Mr Balls was summonsed by Labour Party authorities to explain why he did not report the accident, which began when passenger Ed Miliband seized the wheel from his brother David in 2010, causing the vehicle to lurch awkwardly all over the place.
‘We had been about to turn sharply to the right when somebody in the front of the vehicle lost control,’ said Mr Balls in a written statement to police. ‘This had nothing to do with me whatsoever even though I accept I have been sitting next to the driver for the past four years.’
Dissatisfied passengers on the vehicle have claimed that the leadership team haven’t had a clue how to drive the whole time. ‘Ed and Ed say they’re in complete control but they don’t look it,’ said one backbencher. ‘I mean, the other day one of them was eating a bacon sandwich instead of keeping his eyes on the road and the whole bloody bus nearly ended up on its roof in a ditch with no seats.’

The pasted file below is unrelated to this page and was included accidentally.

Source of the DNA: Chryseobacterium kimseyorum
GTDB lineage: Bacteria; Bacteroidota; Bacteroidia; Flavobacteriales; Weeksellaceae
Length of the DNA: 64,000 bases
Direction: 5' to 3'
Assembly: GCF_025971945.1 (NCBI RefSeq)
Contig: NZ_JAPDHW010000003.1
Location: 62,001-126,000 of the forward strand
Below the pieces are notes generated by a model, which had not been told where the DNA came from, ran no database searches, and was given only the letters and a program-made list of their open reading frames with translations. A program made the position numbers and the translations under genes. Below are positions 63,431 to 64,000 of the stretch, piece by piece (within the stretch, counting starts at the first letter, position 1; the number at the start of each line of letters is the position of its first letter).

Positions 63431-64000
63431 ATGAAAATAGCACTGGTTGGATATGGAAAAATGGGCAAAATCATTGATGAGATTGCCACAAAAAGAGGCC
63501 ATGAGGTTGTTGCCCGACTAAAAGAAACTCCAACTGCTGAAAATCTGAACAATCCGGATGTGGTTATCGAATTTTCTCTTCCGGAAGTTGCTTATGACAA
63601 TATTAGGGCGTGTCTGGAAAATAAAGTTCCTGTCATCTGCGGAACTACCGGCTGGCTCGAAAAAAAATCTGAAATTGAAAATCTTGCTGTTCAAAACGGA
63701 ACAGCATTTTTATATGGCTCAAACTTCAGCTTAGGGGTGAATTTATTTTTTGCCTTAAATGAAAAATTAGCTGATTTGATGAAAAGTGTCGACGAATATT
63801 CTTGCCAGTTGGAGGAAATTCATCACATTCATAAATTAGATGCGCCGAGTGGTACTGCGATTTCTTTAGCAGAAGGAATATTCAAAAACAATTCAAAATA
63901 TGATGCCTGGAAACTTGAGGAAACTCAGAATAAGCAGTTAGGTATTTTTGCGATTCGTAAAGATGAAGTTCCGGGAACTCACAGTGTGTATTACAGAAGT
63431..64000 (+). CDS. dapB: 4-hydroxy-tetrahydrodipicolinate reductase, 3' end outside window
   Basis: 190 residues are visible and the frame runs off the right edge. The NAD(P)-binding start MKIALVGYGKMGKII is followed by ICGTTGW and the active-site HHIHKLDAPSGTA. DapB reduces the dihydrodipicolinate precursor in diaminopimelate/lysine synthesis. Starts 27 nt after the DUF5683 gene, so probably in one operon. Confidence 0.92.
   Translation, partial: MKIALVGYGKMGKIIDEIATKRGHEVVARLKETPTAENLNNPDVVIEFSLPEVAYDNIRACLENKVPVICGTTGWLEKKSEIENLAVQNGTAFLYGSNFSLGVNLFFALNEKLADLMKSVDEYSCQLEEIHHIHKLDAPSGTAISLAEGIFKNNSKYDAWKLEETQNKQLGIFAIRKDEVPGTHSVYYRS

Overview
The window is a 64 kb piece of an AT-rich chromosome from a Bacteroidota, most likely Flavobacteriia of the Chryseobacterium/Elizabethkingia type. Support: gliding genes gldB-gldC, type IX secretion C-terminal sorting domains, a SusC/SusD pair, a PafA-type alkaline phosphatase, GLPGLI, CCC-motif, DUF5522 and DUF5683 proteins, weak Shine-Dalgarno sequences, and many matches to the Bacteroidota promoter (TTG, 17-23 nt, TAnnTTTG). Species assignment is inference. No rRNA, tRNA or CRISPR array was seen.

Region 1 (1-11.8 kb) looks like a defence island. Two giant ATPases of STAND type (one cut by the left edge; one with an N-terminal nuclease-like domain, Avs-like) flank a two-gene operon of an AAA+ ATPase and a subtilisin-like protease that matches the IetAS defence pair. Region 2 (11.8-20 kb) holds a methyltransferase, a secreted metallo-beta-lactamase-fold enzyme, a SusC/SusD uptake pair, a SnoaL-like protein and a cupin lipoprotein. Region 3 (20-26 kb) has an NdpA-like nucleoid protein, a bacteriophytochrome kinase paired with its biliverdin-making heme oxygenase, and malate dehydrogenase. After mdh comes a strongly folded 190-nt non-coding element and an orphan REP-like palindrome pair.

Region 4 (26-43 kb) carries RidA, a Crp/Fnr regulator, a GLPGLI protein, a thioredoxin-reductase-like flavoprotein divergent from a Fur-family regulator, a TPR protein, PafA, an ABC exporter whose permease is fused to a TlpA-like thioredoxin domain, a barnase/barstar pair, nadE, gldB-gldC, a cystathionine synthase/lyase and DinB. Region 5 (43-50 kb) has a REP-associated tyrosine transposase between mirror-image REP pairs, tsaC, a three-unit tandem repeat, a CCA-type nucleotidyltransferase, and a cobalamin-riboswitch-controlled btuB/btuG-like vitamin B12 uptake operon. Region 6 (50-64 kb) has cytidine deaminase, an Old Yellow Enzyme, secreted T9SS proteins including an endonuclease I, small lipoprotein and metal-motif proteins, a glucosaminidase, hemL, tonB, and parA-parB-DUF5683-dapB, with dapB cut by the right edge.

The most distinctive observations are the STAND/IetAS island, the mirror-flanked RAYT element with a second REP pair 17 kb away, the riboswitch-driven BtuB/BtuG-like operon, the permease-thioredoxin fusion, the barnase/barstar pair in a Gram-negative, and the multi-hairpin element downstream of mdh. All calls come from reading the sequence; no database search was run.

Legal experts suggest Mr Balls will have a hard time successfully defending himself against the allegations. ‘One advantage he has is that the team is full of people all trying to drive the bus in different directions, including his own wife on the back seat there,’ said Jonathan Foulds, professor of political law at Morley and Outwood College. ‘And then there’s the fact that the dangerous vehicle in the other lane appears to be a totally unreliable lemon – look, the front half is blue and the back end is dirty yellow – two entirely different vehicles bolted together. No wonder it’s swerving about all over the place.
‘But I still think they’ll find him guilty. After all, he does have quite a history when it comes to knowing all about crashes. Just ask Alistair Darling.’